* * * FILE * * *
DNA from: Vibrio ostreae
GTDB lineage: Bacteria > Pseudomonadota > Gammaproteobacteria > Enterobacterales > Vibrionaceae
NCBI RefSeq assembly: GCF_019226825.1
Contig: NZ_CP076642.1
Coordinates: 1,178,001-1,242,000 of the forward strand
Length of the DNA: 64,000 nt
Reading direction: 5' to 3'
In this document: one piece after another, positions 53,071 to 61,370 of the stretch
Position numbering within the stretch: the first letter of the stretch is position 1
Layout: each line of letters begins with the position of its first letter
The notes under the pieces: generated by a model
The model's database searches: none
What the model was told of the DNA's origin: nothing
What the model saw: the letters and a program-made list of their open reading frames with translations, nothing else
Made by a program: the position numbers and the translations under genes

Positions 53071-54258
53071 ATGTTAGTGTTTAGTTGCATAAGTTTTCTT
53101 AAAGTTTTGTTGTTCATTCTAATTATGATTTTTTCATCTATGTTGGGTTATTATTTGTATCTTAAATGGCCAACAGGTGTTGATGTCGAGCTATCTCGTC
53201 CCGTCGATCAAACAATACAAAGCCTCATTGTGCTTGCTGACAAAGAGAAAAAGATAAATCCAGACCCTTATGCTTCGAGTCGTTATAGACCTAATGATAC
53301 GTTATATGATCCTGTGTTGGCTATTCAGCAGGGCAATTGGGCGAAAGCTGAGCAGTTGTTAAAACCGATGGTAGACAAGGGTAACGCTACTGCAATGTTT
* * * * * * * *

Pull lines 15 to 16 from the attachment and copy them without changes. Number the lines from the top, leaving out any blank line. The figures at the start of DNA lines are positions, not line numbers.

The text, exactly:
Made by a program: the position numbers and the translations under genes

Positions 53071-54258